News 3.6.2018 01:41 pm

Bo-Kaap says no to gentrification

Bo-Kaap says no to gentrification

Members of the community have taken to the streets in a series of protests that aim to take the suburb back. 

Factors such as the rise in rates and the buying of property by wealthy foreigners have made Bo-Kaap an area where many of its original community members can no longer afford to live.

A “mass boeka”, a traditional meal held to break the fast during Ramadan, was held yesterday on the street, with those involved inviting anyone who wanted to show their support to join the meal.

Groups such as Bo-Kaap Rise! and Bo-Kaap Youth, who spearheaded the protest, hope to get the area declared a Heritage Site, which would ensure that developing it further would not be allowed.

Financial changes in Bo-Kaap have also led to social changes, with a member of Bo-Kaap Rise! saying that mosques in the area have been asked to lower the sound of the call to prayer, a request seen as insulting in a predominantly Muslim area.

A peaceful “mass boeka” protest in Bo-Kaap. Picture: Twitter.

Cape Town City Council’s mayoral committee member for safety and security, JP Smith, has claimed that “sinister forces” are behind the protests, and says he has footage showing that some protesters do not live in the area.

Residents deny this and have responded by requesting that Smith releases the footage.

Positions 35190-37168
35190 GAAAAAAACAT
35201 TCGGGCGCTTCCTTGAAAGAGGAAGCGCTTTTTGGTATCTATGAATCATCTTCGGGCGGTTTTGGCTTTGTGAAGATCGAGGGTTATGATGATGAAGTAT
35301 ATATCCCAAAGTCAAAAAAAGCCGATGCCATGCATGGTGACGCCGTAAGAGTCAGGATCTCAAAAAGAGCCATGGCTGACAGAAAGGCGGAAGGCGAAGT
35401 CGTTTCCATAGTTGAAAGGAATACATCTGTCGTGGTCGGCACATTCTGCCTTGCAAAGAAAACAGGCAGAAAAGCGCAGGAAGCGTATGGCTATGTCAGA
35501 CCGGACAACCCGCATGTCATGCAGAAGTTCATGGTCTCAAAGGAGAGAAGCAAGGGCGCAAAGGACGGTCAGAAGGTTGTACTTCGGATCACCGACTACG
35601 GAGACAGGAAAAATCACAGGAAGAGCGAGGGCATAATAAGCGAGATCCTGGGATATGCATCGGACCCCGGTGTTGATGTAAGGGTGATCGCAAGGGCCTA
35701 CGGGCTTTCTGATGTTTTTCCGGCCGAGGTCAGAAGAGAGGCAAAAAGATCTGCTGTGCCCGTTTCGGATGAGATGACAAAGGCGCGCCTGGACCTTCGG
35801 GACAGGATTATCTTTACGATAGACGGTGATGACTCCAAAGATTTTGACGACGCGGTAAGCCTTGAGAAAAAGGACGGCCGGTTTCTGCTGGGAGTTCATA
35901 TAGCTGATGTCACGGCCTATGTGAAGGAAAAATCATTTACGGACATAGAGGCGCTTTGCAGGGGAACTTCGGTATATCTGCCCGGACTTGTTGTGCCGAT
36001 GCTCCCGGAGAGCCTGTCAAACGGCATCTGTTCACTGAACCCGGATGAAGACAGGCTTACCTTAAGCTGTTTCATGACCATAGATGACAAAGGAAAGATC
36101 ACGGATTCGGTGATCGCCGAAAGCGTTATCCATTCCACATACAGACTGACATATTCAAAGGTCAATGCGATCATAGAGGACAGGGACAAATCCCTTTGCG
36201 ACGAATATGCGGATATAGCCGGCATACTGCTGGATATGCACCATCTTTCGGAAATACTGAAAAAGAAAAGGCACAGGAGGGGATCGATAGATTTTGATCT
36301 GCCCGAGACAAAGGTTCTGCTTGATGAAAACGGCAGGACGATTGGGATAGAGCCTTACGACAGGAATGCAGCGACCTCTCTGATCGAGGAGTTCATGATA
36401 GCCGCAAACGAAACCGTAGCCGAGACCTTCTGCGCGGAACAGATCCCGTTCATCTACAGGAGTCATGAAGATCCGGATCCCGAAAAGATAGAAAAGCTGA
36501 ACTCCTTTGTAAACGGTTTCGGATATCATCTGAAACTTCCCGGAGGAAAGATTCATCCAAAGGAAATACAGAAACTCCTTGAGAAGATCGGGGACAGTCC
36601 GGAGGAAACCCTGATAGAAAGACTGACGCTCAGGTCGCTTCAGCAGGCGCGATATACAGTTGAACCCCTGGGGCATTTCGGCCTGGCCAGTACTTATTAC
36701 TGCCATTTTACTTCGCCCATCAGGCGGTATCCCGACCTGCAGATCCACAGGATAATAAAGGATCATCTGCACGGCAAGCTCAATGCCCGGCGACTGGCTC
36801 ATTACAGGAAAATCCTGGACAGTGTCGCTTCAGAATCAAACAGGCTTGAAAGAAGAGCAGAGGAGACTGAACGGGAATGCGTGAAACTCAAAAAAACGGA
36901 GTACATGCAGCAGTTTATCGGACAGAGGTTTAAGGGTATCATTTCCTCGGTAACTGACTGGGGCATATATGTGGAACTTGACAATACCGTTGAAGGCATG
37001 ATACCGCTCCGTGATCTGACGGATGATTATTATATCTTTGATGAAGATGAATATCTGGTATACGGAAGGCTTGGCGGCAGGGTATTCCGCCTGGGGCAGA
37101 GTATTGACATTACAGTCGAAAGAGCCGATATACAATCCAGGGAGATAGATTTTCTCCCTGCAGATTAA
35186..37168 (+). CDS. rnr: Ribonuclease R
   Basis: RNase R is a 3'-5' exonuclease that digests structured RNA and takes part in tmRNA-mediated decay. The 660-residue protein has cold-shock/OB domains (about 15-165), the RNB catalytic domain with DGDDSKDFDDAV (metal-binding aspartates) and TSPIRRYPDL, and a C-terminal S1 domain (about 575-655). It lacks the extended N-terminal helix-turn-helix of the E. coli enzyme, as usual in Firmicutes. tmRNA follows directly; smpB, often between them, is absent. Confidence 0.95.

Comedian Yaaseen Barnes, who has relatives from Bo-Kaap on both sides of his family, has been vocal in his support for the Bo-Kaap Rise movement.

A peaceful “mass Boeka” protest in Bo-Kapp. Picture: Twitter.

“People are buying land and putting up office blocks and hotels. The combination of this ongoing gentrification and rates in the area going up because of the drought means that many people are being priced out of the area. These people then have to move far out to where they can still afford to live, far from their communities and jobs. This has been happening for about a decade”

Barnes added that while the City of Cape Town “loves putting Bo-Kaap on postcards”, they are not truly supportive of attempts to preserve the community.

Barnes added that those who are involved are hoping that this is a cause that will be championed by people from outside of the area and that the importance of preserving the community will be understood not just by those who live there. “The movement wants to show that this is not a Muslim issue, it’s a Cape Town issue”, he says.

CORRECTION: An earlier version of this article reported that Bo-Kaap Rise! had spearheaded the protest. It was in fact Bo-Kaap Youth.

 

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